BREAKING NEWS: CTU Attempt to Work Remotely Would Mean No Classes Wednesday

By Megha Khemka, Correspondent

The Chicago Teachers Union will vote on Jan. 4 to switch to online learning in response to the current spike in COVID cases throughout the country. If CTU decides on remote learning, school will be canceled for Wednesday.

In a meeting at 4:30 PM today, CTU’s House of Delegates voted not to resume in-person teaching. Following this development, all union members will now vote electronically on the measure from 6-9 PM.

Citing a recent COVID-19 surge due in part to the new Omicron variant, the CTU wants to halt in-person work until January 18, or until the requirements for a district-wide return to remote learning that were laid out in last school year’s agreement are no longer met. According to CPS CEO Pedro Martinez, though, a refusal to teach in person would mean no instruction on Wednesday, while the school district figures out next steps.

In an attempt to address teachers’ concerns, CPS asked the union to delay its vote and has proposed a new agreement that includes criteria for shutting down individual schools based on teacher and student absences, as well as heightened COVID safety measures such as distributing KN95 masks to staff and increasing contact tracing. He emphasized that these measures were intended to assuage anxiety among teachers; he, along with health officials and Mayor Lori Lightfoot, believes in-person learning to be safe for both students and faculty. 

Among the CTU’s demands over winter break was a request that students and staff be required to present a negative COVID-19 test before attending school on Monday. However, this was not implemented, and while some Payton students are taking classes online, most have returned to school. Although 150,000 testing kits were distributed to families in December, only about 36,000 were returned. Of those, 70% were invalid and 18% were positive. Martinez, while acknowledging the importance of increased testing, stressed the benefits of a school-by-school approach to COVID mitigation, accounting for vaccination rates and other variables, rather than a district-wide switch to remote learning.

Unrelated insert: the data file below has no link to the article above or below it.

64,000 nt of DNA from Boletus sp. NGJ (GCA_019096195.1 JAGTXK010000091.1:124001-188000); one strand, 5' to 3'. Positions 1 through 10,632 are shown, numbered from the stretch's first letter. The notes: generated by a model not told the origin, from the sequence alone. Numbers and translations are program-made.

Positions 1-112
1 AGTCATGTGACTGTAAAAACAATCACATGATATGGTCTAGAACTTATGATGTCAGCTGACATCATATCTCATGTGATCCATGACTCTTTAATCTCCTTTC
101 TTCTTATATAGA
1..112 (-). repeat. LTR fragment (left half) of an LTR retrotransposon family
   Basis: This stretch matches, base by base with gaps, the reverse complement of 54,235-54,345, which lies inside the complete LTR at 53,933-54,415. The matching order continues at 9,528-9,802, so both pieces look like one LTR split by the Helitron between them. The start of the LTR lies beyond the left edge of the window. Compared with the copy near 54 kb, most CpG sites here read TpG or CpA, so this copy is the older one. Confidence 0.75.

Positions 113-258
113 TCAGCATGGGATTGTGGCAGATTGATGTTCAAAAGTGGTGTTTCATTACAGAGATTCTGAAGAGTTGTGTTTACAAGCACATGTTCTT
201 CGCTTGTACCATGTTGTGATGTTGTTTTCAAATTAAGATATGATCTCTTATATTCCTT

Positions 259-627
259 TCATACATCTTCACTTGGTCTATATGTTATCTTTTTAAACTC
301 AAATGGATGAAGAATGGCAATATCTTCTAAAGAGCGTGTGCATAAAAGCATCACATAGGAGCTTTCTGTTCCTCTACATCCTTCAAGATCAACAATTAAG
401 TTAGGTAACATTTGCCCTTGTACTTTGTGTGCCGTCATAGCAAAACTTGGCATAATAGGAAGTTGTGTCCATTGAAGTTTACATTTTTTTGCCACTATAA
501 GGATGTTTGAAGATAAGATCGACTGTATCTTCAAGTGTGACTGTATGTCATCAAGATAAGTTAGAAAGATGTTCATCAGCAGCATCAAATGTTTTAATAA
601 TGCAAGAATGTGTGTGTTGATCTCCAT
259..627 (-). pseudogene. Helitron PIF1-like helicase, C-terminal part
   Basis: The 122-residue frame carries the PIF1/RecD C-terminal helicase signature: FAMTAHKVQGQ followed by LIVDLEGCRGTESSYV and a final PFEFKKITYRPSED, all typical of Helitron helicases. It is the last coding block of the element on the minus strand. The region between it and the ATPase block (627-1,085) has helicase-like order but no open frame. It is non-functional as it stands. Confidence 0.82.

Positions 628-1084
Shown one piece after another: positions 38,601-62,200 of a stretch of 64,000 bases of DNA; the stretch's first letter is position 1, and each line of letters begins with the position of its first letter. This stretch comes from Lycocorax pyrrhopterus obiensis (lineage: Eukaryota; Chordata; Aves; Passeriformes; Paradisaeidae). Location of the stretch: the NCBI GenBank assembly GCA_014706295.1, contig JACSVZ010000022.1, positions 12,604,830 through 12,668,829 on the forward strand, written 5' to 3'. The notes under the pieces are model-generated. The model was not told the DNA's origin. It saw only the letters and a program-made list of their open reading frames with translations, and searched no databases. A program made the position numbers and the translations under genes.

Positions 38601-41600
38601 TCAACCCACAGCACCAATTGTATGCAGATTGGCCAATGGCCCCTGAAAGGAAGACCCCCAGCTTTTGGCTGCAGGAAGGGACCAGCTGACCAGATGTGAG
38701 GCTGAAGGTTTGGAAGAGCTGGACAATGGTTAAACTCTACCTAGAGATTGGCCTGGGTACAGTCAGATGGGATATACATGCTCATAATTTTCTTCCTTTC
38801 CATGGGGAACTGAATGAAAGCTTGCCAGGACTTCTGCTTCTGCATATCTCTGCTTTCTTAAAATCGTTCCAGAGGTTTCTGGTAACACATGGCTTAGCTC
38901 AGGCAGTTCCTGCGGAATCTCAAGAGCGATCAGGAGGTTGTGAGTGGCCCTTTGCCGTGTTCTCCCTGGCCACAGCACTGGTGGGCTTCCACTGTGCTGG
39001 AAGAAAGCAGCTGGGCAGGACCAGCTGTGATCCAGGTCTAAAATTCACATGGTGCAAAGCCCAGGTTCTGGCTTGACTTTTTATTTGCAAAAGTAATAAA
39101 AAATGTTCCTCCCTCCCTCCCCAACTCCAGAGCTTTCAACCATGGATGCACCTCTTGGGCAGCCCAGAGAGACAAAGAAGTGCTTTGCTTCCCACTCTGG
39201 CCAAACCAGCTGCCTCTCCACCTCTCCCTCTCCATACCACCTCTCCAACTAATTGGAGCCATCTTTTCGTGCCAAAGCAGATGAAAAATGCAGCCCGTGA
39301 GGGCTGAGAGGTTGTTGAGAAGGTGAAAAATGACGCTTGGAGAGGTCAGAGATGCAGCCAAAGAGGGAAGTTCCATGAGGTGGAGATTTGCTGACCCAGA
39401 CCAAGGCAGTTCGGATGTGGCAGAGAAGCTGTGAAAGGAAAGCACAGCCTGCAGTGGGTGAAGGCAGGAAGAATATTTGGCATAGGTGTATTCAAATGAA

Having attended high school in person for the first time this year, sophomore Jorje Lara shared that although he feels “reverting back to remote learning… makes the most sense in terms of the health and safety of staff and students,” he expects the shift to negatively impact his school experience. One of his biggest concerns was the social impact of schooling from home, as “[getting] to see friends and peers again during the school day” was one of the biggest positives of this school year. Nevertheless, he hopes going online for a few weeks now will prevent a longer-term closure in the future.


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